Access, a global human rights group, has appealed to the United Nations and the African Union to intervene in the Burundian government's decision to block mobile social media amid protests aimed at stopping President Pierre Nkurunziza's third-term bid.
The government of Burundi on Monday ordered the shutdown of social media applications including Twitter, Facebook, Whatsapp, and Viber on the mobile Web, according to various media reports. The country's telecom sector regulator ordered telecom operators to block the apps, according to reports.
"Although fixed-line internet does not appear to be impacted, the majority of internet users in Burundi rely upon mobile internet for connectivity," Access noted in a letter to the UN and the African Union.
Media reports confirm clashes among civilians and between civilians and police. A radio station in Burundi has also been reported closed while others are prevented from broadcasting live the protests, which have so far killed several people. More than 10,000 people have fled to neighboring countries.
"We are writing to urgently request your immediate action on the internet shutdown taking place in Burundi, and your sustained attention to the increasing trend of blocking, throttling, and disconnecting users' digital communications during times of protest," Access said in its letter.
Blocking of the Internet or applications on the Internet such as social media, violates the right to freedom of expression by denying the rights of persons to seek, receive and impart information, Access said
In January this year, the Democratic Republic of Congo (DRC) also blocked access to the Internet, social media and mobile phone communications following days of protests aimed at blocking President Joseph Kabila from seeking a third term of office.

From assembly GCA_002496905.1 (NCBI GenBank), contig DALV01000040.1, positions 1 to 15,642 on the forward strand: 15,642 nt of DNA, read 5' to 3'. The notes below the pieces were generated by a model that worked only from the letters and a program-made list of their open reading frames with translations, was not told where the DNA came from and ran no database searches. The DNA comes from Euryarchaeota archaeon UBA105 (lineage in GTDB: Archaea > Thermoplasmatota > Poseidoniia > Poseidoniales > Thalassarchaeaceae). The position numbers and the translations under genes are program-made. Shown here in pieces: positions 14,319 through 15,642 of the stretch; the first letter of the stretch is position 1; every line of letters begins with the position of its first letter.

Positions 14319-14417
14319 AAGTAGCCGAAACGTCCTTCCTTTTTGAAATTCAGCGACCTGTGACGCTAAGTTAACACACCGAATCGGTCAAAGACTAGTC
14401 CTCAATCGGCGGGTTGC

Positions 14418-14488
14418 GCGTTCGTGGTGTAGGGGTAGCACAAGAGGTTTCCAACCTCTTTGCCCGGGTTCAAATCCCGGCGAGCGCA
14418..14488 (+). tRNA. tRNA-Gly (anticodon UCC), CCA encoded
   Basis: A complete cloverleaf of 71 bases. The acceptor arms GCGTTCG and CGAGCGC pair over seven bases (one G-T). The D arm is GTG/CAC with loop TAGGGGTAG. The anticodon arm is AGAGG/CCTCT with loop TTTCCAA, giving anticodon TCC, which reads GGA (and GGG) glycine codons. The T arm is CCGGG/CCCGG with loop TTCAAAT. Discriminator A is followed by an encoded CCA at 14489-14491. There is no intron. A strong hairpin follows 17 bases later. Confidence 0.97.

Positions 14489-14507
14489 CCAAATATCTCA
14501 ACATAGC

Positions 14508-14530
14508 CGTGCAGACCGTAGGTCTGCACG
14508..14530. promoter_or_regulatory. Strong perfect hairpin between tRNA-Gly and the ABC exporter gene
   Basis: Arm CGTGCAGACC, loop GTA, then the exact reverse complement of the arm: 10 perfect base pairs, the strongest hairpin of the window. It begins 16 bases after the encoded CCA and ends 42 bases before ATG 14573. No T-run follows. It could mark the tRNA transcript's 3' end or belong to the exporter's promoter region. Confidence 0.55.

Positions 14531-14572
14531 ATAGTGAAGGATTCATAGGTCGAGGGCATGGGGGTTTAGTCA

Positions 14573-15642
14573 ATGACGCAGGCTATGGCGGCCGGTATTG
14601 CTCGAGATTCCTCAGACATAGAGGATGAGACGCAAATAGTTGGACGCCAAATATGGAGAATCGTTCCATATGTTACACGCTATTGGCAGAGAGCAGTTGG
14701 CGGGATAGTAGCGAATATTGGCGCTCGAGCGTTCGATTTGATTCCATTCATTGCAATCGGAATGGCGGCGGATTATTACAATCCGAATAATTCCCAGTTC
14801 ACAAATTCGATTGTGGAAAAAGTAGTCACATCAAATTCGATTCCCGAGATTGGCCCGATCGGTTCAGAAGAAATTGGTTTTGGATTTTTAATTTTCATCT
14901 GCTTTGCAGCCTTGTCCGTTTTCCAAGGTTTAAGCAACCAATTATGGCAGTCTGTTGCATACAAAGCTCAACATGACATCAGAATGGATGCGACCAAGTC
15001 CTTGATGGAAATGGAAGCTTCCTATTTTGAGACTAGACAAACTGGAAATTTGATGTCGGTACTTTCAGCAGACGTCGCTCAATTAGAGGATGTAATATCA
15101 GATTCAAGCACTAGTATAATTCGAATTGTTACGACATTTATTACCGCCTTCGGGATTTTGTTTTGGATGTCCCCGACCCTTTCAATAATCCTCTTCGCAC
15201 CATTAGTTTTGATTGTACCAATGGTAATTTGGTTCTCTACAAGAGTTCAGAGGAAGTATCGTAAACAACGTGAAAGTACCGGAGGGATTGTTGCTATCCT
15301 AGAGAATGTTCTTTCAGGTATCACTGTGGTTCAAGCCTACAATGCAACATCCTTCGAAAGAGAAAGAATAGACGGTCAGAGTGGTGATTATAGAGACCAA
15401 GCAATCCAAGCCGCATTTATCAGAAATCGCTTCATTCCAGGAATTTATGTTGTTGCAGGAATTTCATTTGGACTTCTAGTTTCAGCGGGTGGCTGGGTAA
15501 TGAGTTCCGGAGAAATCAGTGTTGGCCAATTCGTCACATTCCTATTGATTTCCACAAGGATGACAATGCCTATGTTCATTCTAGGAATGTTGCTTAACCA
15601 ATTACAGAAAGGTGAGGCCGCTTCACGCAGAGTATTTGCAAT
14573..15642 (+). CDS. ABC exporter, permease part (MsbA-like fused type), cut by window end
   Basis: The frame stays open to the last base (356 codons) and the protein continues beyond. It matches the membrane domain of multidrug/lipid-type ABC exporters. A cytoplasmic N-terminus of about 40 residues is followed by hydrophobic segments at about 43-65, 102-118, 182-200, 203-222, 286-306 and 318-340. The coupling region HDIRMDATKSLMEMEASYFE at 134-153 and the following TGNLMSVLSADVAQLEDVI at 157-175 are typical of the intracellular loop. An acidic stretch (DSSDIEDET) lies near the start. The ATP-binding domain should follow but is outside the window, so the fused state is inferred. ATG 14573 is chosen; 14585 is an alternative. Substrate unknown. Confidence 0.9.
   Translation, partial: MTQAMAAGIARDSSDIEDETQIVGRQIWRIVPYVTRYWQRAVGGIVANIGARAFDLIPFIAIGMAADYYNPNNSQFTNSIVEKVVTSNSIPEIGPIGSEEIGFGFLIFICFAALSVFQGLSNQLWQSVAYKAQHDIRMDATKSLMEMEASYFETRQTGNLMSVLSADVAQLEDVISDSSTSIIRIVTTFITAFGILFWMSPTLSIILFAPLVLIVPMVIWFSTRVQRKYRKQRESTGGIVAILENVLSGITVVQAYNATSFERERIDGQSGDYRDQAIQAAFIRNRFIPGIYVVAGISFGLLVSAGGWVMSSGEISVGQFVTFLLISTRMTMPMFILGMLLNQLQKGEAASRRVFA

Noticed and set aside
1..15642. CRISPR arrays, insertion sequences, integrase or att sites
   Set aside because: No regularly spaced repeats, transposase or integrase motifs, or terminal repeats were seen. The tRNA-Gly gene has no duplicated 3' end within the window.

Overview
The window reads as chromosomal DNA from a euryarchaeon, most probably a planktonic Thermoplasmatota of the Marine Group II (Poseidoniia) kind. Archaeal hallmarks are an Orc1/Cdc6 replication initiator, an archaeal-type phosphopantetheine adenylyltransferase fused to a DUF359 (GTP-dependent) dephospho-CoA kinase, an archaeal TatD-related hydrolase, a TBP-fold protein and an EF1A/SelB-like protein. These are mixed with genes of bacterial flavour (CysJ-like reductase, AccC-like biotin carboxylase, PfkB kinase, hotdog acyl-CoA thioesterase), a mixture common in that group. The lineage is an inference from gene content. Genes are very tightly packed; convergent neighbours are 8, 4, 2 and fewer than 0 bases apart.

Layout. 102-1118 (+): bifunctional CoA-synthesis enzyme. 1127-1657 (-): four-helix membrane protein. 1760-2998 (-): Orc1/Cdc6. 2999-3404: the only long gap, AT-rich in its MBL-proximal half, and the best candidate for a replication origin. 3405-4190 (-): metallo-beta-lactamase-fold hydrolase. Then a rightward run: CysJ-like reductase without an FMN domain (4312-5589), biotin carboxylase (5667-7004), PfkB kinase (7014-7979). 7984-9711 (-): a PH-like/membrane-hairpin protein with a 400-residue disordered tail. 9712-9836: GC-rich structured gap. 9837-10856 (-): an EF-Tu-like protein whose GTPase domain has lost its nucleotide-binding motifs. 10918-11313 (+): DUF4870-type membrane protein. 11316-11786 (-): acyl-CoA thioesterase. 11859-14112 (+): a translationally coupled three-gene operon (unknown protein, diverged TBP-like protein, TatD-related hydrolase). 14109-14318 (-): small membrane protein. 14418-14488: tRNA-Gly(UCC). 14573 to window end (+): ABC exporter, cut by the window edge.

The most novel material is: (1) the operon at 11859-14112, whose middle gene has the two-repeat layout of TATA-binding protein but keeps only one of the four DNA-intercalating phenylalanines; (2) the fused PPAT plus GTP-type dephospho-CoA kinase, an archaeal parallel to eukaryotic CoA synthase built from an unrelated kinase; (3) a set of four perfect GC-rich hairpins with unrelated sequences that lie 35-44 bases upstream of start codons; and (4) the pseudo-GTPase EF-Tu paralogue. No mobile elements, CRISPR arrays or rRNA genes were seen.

As in many other countries in Africa, including Malawi, Zimbabwe and Zambia, the Burundian government claims the Internet is putting the security of the country at risk because protesters are using it to coordinate protests.
The situation in Burundi remains tense and there is no indication as to when the access to social media platforms would be restored.
In Africa, the Web is increasingly becoming a conduit for expressing social unrest.
Burundi's presidential elections are scheduled for June this year and political tensions have been rising in the Central African country. The country's constitution allows a president to rule for a five-year term, renewable for one term. However, Nkurunziza and his supporters claim he is eligible to serve a third term because he was first installed as president to lead a transitional government, rather than by a popular vote.
Before becoming president, he was a leader of rebel group that fought a civil war for 12 years, resulting in the deaths of thousands of people.
On Monday this week, UN Secretary General Ban Ki-moon in a statement condemning the violence and dispatched the UN special envoy to the Great Lakes Region, Said DJinnit, to consult with Nkurunziza and other politicians.
Andrew Makanya, managing director of Internet Solution Zambia, called on governments in the region to take their politics away from the Internet. Aside from human rights issues, such actions are detrimental to the economy, he noted.
"If the trend of shutting down Internet and mobile phone services continue, it will scare away investors in the telecom sector because during the periods of shutdowns, operators and Internet service providers make losses and are never compensated," Makanga said.